In your preparations, be sure to pay attention to the following tip
- Know all evacuation routes, if you live close to the coast; pack a get-away back pack with enough supplies for at least a 72 hour period; take sleeping apparel if headed for a shelter; include that extra toothbrush from your dentist.
- Make sure your home meets building codes for withstanding hurricanes and that it has hurricane shutters or buy plywoood early.has hurricane shutters or buy plywood early
- Have tools, supplies and a first aid kit and manual on hand
- Have plenty of batteries and flashlights as well as a weather radio
- Make sure to have extra drinking water and non-perishable foods on hand, remember a manual can opener
Be sure to get important photos and papers in order and secured in waterproofcontainers
- Now is a good time to create a photo or video record of your home and belongings
- If you may need to evacuate, be sure to pack a bag of clothes for each person in thehousehold and include extra cash including some coins
- Remember essentials like extra toilet paper and prescription medicines, glasses and contact lenses and lens fluid
- If you have small children, remember diapers, wipes, formula and baby food
- Make arrangements for any pets
- Without electricity for several days, some board games, activity books and playingcards will keep everyone entertained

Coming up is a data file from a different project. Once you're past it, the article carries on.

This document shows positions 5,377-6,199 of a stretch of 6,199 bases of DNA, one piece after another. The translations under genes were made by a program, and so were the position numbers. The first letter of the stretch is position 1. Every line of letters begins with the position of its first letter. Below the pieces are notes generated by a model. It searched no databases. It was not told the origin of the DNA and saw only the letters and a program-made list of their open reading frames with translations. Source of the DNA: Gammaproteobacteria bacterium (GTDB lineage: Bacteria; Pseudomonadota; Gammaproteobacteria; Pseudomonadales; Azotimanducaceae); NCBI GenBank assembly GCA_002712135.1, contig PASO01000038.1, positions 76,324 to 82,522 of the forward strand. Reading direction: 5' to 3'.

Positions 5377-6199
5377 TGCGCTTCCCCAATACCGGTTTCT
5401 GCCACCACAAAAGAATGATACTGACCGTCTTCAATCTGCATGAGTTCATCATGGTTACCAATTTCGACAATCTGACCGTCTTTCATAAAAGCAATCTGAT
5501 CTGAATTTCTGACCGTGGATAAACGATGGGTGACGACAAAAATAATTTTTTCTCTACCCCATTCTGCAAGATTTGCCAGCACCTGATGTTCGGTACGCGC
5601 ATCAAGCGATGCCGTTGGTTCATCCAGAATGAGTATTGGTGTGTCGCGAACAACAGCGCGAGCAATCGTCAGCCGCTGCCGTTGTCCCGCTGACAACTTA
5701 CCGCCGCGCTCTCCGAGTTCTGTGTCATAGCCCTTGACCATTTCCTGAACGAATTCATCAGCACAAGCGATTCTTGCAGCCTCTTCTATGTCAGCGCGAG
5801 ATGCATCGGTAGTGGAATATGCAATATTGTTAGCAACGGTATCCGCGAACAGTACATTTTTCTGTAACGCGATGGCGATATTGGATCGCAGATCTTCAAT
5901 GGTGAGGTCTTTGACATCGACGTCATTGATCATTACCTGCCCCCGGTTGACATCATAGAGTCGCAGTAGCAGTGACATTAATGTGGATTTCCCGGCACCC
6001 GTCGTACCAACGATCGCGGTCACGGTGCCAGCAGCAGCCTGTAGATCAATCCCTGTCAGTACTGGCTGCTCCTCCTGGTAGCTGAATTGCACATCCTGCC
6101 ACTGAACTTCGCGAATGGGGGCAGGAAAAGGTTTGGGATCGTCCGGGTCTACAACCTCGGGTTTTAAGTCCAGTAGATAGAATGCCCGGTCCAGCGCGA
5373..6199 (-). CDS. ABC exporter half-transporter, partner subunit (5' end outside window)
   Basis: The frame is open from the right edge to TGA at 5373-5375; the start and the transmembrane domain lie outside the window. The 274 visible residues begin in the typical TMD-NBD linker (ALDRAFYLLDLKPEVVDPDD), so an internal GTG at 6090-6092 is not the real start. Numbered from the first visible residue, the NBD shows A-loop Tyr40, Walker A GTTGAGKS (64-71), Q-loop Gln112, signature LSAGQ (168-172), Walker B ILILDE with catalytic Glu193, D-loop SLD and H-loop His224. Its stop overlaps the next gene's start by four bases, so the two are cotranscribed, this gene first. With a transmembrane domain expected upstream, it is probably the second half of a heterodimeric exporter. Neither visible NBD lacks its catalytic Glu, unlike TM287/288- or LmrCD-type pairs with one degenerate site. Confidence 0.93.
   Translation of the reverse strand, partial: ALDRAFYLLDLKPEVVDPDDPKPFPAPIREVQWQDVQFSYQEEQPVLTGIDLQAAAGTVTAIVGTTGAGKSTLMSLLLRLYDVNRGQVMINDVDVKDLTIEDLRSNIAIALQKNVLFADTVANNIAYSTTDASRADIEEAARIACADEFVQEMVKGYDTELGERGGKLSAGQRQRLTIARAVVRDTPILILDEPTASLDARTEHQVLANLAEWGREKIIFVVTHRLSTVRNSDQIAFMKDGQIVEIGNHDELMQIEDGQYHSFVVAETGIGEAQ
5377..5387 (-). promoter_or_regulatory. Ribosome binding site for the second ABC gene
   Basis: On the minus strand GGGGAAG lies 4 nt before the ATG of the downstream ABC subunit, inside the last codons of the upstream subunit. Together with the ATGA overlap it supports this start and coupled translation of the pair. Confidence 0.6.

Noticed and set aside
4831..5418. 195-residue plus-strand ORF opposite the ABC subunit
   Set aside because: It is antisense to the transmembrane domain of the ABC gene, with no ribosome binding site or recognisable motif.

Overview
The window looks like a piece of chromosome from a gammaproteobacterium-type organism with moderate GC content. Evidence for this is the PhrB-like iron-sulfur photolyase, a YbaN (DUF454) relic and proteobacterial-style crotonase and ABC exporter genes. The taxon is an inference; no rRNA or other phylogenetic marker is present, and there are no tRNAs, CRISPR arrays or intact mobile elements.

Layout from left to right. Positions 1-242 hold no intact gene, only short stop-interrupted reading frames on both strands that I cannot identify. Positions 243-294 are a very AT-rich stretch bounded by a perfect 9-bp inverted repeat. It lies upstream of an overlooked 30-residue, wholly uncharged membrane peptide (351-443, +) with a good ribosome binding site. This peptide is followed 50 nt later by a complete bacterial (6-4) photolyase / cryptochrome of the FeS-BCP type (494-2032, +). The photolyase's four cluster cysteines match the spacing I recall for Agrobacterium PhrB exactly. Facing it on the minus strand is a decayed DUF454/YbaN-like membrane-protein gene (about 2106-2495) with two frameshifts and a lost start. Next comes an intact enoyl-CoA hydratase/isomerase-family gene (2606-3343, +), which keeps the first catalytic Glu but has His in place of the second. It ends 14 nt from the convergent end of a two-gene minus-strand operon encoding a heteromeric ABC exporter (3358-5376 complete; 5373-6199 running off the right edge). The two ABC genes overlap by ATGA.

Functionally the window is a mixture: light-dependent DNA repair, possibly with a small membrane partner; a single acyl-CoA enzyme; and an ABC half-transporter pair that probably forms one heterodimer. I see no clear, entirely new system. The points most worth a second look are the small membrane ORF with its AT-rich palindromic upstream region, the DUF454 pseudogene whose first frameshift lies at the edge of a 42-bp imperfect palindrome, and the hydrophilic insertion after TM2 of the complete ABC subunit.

- Fill the bathtub and any large containers with fresh water; have detergent freeClorox® on hand to purify water (1/2 tsp per 5 gal); a seven gallon aqua-tainer isavailable in the sporting section of Walmart®; assume 1 gallon per person per day
- Make sure all windows are covered and stay downwind in your home
- Don’t be tempted to go outside during the storm observe it from a secure location
Plan a review of your homeowner/renter’s policy
A typical homeowners insurance policy will cover damage from fire, windstorms, hail, riots and explosions. In addition, other types of loss such as theft and cost of living elsewhere while a structure is repaired are included. When damage is caused by a hurricane, the big question is whether the damage was caused by wind or by water. You should know the difference and obtain both hurricane and flood insurance to protect your property. Flood insurance is a separate coverage and requires a 30-day waiting period, so don’t delay your application.
Be sure to review your insurance coverage to make sure you have adequate protection and that your coverage is up to date. If your renewal comes during the height of hurricane season, be sure to begin your renewal process early. Underwriting guidelines get more restrictive as the hurricane season approaches. When storms get into the Gulf of Mexico, many providers have black out periods for weeks at a time. Determine if you have coverage for additional living expenses, should your home become unlivable. Depending on the policy, it will also cover resulting fire or vandalism, debris removal and repairs, and cash or replacement value of damaged property. During your coverage review, determine if you have sufficient coverage for your valuables. Be sure to document any damage, purchase supplies for temporary repairs, save the receipts, and do not discard damaged items until after the appraiser has reviewed your property claim. Good documentation will make any necessary claim processing easier.
There is no technology that can withstand the destructive forces of a hurricane. If you make thorough preparations, you will reduce the damage it might cause to your property and facilitate the recovery process.
If you have questions, feel free to call Dave Reed Insurance at 850-494-2264 (Creighton Rd) or 850-453-8555 (Navy Blvd).